Capital Punishment is Murder

1748 Words7 Pages
American history is replete with examples of brutality and foolishness that will forever blot the American conscience. Early in this century, Sacco and Vanzetti were railroaded for a murder of which they were almost certainly innocent. The trial was a farce, and the verdict was a more a result of bias against Italians than of the evidence. Their lives were forfeit. Later in the century, Julius and Ethel Rosenberg were tried for conspiracy to commit espionage. Despite questionable evidence and even more questionable conduct on the part of prosecuting attorneys and government agencies, they were convicted; the verdict was a statement of public hysteria and fear of Communism. They too met the executioner. Not yet ingrained in the annals of history, in the past months the state of Texas executed a man who even the state admitted had not pulled the trigger, but was only an accomplice. If the recent elections prove anything, it is that these examples of the state-sanctioned murders of innocents have done nothing to change the American mind. Many Republicans ran and won on a "law and order" platform; in New York, Governor George Pataki defeated former Governor Mario Cuomo largely on the basis of Cuomo's opposition to capital punishment. This article is an appeal to readers' morality, to their consciences. It does attempt to show that the death penalty is costly and impractical (though it is), or that it is unconstitutional (which it may well be). The article is an appeal for mercy.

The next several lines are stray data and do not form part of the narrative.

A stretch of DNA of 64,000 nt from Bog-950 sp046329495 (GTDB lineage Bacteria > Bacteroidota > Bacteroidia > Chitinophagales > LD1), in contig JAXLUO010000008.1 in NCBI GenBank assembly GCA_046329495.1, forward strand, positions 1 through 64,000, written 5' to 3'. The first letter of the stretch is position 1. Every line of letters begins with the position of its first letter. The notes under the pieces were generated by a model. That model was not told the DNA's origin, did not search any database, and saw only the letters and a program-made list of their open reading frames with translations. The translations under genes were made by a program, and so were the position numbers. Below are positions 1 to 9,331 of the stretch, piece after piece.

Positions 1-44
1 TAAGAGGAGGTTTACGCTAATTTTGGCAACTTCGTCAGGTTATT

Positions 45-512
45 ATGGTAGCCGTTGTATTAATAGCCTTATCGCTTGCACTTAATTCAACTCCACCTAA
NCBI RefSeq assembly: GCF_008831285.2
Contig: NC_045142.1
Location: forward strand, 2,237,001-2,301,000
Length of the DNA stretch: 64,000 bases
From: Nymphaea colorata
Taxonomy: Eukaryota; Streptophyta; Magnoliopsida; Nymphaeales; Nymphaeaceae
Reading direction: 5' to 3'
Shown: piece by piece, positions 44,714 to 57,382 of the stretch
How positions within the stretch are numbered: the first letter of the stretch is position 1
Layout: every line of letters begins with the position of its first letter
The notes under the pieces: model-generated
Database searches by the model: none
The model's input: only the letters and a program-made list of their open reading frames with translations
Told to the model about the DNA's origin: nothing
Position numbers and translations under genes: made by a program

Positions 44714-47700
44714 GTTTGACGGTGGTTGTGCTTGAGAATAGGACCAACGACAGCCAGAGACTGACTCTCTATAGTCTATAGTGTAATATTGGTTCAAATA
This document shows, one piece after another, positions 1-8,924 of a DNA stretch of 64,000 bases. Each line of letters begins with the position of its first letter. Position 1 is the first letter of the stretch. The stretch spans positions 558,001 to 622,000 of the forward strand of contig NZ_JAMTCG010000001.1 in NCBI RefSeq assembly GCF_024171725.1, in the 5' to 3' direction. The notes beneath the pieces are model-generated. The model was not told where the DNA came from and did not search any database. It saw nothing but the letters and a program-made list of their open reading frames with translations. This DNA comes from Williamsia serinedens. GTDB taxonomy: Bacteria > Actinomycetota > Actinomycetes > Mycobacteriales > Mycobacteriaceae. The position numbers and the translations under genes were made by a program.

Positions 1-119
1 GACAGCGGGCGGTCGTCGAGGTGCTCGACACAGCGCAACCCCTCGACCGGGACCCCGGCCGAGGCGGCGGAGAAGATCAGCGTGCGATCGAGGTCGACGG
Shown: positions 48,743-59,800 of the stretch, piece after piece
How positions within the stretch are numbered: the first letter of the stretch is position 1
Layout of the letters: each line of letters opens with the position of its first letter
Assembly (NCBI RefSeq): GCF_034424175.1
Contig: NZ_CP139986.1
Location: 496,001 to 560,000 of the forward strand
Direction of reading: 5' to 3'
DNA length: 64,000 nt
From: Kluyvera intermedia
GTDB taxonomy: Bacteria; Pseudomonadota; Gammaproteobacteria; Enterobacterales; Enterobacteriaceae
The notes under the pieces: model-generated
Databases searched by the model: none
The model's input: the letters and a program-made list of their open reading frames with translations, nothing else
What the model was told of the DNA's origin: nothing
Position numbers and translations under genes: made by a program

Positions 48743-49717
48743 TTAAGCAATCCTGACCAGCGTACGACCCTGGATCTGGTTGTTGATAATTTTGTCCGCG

Perhaps the greatest problem with the death penalty, as the cases of the Rosenbergs and of Sacco and Vanzetti point out, is the chance for error incurred in capital cases. A study conducted at Stanford University found that, since 1900, more than fifty pe...

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...run by criminals unless the criminals are all destroyed: it is a war of us against them and we must use whatever means are necessary to fight against them. Even more moderate advocates of capital punishment tend to hold to a black-and-white morality that justifies the brutality of capital punishment as a necessary act of self- protection. However, before giving in to fear of crime and justifying the deaths of innocents that inevitably result from the institution of capital punishment, we should remember that one of the few things that distinguishes human from animal is the capacity for mercy. Even if we could be absolutely certain of a person's guilt, by killing him or her do we not make murderers of ourselves. Darrow reminds us exactly what it means for society to abandon its mercy: "I would hate to live in a state that I didn't think was better than a murderer."
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